You might not notice the quiet infantry of food runners shepherding your plates from the kitchen to the table or the agile crew of buspersons swooping in to harvest dirty dishes and keep your table unencumbered by crumbs. Your cocktails sure as hell aren’t going to make themselves, so of course the bartender gets a piece of the action for that delicious martini he transferred to your dinner bill. He usually also needs a barback to help restock the bar—like a single parent with another hungry mouth to feed. Hostesses or maitrés’d, though they often are not directly involved with table service and rarely receive tips, may also be awarded a cut. In fine dining, a sommelier—whose presence is justified by stimulating wine sales—is necessary, and of course so is forfeiting a healthy chunk of gratuities in exchange for his salesmanship. Every one of these roles described here is essential to your experience and, to varying degrees, everyone’s pay is determined by the tip you choose to leave.

So, consider that $50 tip you left Darrell. Most likely, twenty percent will be divided among the bussers and another twenty percent for the food runners—that’s $10 each off the top. The bartender and wine steward will take ten percent apiece, so there goes another $10. In some restaurants, the hostess or maitre’d will take $5 more bringing the tip-out total to $35 which leaves poor Darrell with a whopping $15 in his pocket—less than a third of your total tip. Oh… and unless you tipped cash don’t forget the three percent service charge levied by the credit card companies that the restaurant often conveniently passes along to Darrell. Whatever is left at this point will be paid on a check at the end of the week where Uncle Sam will be tipped out at least another twenty-five percent in the form of whatever federal, state, local and social security taxes may apply. So that $50 tip turns out to be about $10 of take-home pay. If even. Considering Darrell just spent the last two hours accommodating your obscure requests and enduring your abuse, ten measly bucks isn’t much of a reward.

TipsRestaurant managers want their staff to make more money. After all, their employees work on a commission of sales so, in theory, it’s a goose-gander relationship. If tipped employees aren’t making enough money just put less people on the floor, right? Actually, it’s not really that simple. Running with a skeleton crew might please the staff but often at the expense of service when it stretches everyone too thin. As diners become more savvy, restaurants can ill afford slippage in their standards of service. So if staffing less is impractical, restaurants are forced into a form of gerrymandering—redistricting the floor plan to expand individual waiter’s stations while adding more support staff to handle the grunt work. The pie is the same size, it’s just sliced differently—more smaller slices and fewer bigger ones. Restaurants that struggle to find and retain FOH more often experience high turnover due to overstaffing not because of lack of business.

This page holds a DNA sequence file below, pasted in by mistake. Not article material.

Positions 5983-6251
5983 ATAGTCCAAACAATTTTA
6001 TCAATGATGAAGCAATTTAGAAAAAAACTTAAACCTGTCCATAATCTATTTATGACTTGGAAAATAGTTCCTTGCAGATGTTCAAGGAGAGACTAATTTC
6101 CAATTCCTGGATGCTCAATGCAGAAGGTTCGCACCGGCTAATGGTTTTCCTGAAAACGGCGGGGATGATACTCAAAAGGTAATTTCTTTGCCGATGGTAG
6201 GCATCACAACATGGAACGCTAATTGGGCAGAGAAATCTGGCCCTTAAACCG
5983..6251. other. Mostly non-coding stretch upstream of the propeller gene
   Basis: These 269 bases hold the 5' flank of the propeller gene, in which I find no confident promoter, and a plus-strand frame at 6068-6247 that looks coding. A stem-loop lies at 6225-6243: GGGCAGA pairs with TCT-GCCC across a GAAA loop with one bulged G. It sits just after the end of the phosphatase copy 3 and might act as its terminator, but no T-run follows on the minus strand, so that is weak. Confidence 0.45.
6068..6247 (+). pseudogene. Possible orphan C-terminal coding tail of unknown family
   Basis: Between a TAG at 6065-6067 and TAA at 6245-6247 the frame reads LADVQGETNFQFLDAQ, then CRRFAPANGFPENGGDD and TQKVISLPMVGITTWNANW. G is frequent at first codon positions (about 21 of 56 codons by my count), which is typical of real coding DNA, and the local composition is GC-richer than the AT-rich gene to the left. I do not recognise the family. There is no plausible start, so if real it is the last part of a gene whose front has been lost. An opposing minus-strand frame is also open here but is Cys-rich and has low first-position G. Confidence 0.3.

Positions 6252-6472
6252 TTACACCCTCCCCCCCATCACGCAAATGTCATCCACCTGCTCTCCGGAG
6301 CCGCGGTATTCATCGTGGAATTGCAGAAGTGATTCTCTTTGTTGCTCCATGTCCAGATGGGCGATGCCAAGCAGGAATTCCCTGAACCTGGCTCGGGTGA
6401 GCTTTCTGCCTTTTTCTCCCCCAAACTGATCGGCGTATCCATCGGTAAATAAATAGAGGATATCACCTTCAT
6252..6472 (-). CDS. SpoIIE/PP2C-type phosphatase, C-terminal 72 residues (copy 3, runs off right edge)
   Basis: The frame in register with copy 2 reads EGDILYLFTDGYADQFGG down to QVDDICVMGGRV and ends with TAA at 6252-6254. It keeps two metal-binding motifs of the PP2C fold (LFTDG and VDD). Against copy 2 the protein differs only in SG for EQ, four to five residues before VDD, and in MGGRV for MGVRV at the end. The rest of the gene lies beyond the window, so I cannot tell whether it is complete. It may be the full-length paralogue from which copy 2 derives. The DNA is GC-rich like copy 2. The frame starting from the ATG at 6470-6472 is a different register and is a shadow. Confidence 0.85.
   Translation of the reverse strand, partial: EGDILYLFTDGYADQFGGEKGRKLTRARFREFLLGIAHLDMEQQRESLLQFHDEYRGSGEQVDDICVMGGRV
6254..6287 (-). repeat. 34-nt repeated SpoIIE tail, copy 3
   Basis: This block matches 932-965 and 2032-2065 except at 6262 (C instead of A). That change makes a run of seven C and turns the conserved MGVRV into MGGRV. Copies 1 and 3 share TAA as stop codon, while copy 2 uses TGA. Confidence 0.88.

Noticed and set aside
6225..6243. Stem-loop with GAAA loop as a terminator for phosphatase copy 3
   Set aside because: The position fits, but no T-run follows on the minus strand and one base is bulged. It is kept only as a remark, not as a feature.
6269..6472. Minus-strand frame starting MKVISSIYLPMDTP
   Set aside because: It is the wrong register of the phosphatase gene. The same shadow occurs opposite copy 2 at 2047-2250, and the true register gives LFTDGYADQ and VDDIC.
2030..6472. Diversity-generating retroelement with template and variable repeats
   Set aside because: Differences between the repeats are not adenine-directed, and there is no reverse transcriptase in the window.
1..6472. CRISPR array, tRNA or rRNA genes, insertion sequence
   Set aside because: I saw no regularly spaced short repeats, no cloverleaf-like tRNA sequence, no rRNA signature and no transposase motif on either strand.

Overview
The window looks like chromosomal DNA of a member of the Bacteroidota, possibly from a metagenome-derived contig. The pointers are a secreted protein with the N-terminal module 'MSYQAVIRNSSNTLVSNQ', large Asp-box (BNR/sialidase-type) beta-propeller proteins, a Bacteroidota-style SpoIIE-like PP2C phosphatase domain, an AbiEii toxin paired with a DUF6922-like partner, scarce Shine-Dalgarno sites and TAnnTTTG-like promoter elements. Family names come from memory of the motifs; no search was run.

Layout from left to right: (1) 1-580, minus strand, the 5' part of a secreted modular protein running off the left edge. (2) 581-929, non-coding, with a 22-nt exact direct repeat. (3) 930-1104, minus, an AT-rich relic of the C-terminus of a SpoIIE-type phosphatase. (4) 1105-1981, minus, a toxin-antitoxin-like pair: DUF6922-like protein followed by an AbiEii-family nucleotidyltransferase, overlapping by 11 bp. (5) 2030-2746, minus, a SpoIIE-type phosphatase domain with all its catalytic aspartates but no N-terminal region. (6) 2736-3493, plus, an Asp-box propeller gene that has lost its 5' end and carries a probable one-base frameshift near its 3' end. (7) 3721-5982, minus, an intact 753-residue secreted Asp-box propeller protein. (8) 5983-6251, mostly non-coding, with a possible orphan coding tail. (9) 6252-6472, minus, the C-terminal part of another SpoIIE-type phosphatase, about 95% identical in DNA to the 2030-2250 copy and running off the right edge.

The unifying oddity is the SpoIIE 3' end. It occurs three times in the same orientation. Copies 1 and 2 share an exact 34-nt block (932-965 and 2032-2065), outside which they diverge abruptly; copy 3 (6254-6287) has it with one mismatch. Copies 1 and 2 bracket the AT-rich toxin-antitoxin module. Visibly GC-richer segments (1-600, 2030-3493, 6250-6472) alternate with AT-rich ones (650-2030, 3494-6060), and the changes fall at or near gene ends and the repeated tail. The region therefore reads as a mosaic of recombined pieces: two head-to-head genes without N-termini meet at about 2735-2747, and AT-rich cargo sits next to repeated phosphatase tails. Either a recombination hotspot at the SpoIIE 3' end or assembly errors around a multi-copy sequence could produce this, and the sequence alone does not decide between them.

It bears repeating: Just because a restaurant is busy doesn’t mean its front of house staff is making a lot of money. Finding the right formula is very challenging for restaurant managers to maximize the earning potential of its staff and foster an environment conducive to retention. Restaurants that have abolished tipping are facing the same challenges. In order to make a reasonable amount of money, most waiters rely on volume. Using the example above, if Darrell has ten tables throughout the night who all tip $50 each—at $15 take home pay per table—he can walk with $150 in tips. Anything under that is considered a shitty night. Anything over that is gravy. This is why tipping well when service is exemplary makes such a difference. You can be the gravy.

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The 7 Biggest Overreactions In Restaurants

Waiting tables feels more like babysitting when customers don’t get what they want. Perhaps there is some kind of regression to the womb when grown adults sitting at the dinner table are expected to behave themselves in a civilized fashion without any parental supervision. It’s amazing how the most minor issues provoke such violent reactions among guests when their expectations aren’t met. Here are the seven most common things that countless customers get overly upset about but are totally excusable:

1. Items on The Menu are Sold Out –

It happens all the time. You had your heart set on a particular menu item and now you’re crestfallen when you find out it’s not available. As frustrating as it can be to feel slighted, restaurants don’t owe it to every guest to make sure they have unlimited inventory. Of course, they should try their best to avoid “86”-ing dishes. Most restaurants do. Ordering the right amount of perishable food while minimizing waste is a tricky balancing act where being stuck with a surplus of product cuts into margins. Chefs are often at the mercy of market conditions when they purchase certain ingredients. Input costs can fluctuate wildly which makes it difficult to offer the same dish at the same price every night. Reprinting menus is expensive and sometimes missing items must be conveyed verbally. Occasionally, items may be unavailable because of supply constraints or delivery issues with specific purveyors. “But the [sold-out menu item] is the only thing I can eat!” some cranky patron always whines like a toddler with a soiled diaper. No, it isn’t. You’re exaggerating. You know what—we’re really sorry you can’t have the Tuna dish you order EVERY TIME but if we only had five of them because that’s all the fishmonger could sell us that day and we sold them all before you arrived, tough shit! Order the Snapper and stop being such a baby!